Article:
The Oswego State baseball team will be without one of its captains and best players for the remainder of the season due to a broken hand.
Senior Mike Levy was the Lakers starting shortstop and number two hitter in the batting order before he heard a pop while taking a swing during a game in South Carolina over spring break.
Levy’s season encountered an unfortunate occurrence during a seemingly harmless play. Levy has been a part of the Oswego State baseball program for the past four years, and over that time he has taken thousands of swings. It just happens that his final swing in South Carolina may have been his final swing in a Laker uniform.
On the play, Levy made contact with the ball, but when he was retired by the opposing center fielder, coach Frank Paino pulled him from the game. He got an X-ray in South Carolina and was cleared to play, but when he tried to swing a bat again he physically could not. Levy had another X-ray in New York where doctors told him his hand was broken. He underwent surgery last week to remove the hamate bone in his hand.
The question for Levy now is if he will play baseball again and if so, where? Before his injury, Levy was offered to play in the Continental League and was scheduled to fly down to Texas to play after his graduation in May. Now, he will be unable to do that, but he does have other options. Since his injury occurred early in the season, Levy is eligible to play next season if he enrolls in the Oswego State Graduate program next fall.
Levy could also decide to look for a job outside of baseball after graduation. He is completing two degrees in public justice and marketing, with a cumulative GPA of 3.7 and is a member of several honor societies. He was named first-team all-SUNYAC last season and received the SUNYAC Chancellor’s Award, given to the player on the all-conference team with the highest GPA.
"I’m keeping my options open," Levy said.
Paino has coached the Oswego State baseball team since 1987, and coached Levy for the past four seasons. Paino said Levy is able to get himself going for a game, which affects the players around him, especially the younger members of the team. As one of the Lakers four captains, Levy has always thought of himself as a player who leads by example. Now that he will be watching the rest of the games from the bench, Levy has had to adapt to his new role on the team.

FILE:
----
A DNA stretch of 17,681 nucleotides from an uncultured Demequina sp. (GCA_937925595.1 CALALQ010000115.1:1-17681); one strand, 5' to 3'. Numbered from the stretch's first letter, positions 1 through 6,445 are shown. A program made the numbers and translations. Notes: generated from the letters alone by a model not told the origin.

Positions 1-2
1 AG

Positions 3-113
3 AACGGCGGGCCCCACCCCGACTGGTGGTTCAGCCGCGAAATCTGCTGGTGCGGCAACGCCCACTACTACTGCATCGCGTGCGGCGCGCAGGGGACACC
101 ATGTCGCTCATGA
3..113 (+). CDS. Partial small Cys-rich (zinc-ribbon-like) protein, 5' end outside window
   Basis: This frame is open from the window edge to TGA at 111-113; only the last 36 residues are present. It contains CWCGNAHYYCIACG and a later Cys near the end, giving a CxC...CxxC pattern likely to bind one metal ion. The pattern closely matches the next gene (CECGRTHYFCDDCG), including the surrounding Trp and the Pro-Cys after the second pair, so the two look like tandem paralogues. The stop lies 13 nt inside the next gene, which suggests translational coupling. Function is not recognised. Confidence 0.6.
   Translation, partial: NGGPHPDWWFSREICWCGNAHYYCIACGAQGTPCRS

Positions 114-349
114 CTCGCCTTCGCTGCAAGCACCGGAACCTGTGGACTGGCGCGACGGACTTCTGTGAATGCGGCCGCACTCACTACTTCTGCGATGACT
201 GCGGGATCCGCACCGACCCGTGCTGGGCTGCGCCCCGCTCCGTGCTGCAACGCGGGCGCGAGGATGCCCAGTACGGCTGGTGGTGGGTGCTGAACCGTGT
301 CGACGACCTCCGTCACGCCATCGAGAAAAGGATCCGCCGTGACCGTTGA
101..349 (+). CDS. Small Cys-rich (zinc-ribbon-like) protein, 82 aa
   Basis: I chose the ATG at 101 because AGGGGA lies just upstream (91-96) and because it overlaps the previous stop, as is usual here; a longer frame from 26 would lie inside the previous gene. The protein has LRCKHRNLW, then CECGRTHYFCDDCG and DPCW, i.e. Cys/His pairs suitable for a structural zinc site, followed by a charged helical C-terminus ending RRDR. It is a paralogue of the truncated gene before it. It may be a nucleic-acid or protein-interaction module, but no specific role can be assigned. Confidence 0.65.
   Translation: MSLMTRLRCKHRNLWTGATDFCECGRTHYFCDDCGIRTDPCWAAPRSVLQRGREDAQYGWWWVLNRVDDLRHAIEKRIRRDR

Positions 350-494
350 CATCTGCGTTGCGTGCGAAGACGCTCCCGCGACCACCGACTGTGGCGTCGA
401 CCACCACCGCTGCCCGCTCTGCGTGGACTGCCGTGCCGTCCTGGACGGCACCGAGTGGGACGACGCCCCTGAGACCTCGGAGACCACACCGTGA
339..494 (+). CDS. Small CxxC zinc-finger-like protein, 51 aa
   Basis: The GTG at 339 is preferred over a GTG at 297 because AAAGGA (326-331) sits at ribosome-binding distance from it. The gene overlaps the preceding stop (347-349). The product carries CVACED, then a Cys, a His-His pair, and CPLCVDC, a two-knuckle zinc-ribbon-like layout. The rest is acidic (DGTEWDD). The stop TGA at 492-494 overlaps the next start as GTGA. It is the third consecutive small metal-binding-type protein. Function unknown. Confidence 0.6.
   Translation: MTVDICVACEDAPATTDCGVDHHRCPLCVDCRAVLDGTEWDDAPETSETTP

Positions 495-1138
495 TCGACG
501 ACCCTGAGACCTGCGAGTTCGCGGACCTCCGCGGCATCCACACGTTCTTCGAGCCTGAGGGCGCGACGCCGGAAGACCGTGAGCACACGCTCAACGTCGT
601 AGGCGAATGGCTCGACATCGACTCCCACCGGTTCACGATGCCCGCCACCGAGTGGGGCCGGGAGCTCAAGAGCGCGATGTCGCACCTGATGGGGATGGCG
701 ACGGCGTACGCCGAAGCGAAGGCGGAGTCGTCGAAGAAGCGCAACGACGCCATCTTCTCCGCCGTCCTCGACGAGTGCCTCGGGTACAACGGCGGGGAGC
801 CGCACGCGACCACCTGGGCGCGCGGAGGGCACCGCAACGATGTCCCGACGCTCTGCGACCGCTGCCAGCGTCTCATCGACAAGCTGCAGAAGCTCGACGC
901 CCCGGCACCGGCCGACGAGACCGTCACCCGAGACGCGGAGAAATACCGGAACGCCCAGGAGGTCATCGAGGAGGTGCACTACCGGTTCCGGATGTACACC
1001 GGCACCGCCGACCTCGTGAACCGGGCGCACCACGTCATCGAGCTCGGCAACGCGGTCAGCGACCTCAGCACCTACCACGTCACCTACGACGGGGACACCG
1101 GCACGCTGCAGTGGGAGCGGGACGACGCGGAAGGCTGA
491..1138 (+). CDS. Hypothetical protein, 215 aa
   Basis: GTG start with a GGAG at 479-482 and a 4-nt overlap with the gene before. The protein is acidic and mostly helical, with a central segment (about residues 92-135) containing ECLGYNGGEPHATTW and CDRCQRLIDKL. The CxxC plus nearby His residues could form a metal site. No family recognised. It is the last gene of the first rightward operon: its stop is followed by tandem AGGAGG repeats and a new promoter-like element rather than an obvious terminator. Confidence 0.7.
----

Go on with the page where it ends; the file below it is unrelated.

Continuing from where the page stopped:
"I see certain things now I otherwise wouldn’t have noticed," Levy said. "I try to motivate guys and give them tips for their next at bat if I see something."
Paino says Levy is a guy who keeps the bench motivated and picks people up when they’re down. He still has a positive influence on the team even though he is not able to play.
"He is still a leader in the weight room," Paino said. "He does everything we could ask."
Levy is looking to the team’s other captains to pick up most of the slack, now that he is forced to watch instead of play. Senior captains Bryan Stark, Andy Salvatore and Matt Deveney will have the brunt of the responsibility when leading the Lakers on the field. Levy calls his fellow captains great players who are more than capable to lead the team.
Levy is a four-year starter at Oswego State, playing shortstop in each of those years. He said he likes playing for the Lakers because they play hard-nose baseball. According to Levy, players do not care about their image; they just go out there and play. He said coach Paino is the one who gives them the mindset to play with a tough mentality.
"I couldn’t have asked for anything better," Levy said when talking about his time with the Lakers.
Paino says that even though Levy is unable to play, he still attends every practice and game, helping out in any way he can.
"We are a different team without him," Paino said. "I think we’ve adapted to not having him in the lineup, but have not overcome it."
Levy says he is not sure if he will be playing for the Lakers next season, as he is still weighing his options. He said he is about "50-50" on the situation. Whatever his decision, his impact on the baseball team will not be forgotten.
"Being able to pick up two degrees and play baseball…I couldn’t ask for anything more," Levy said.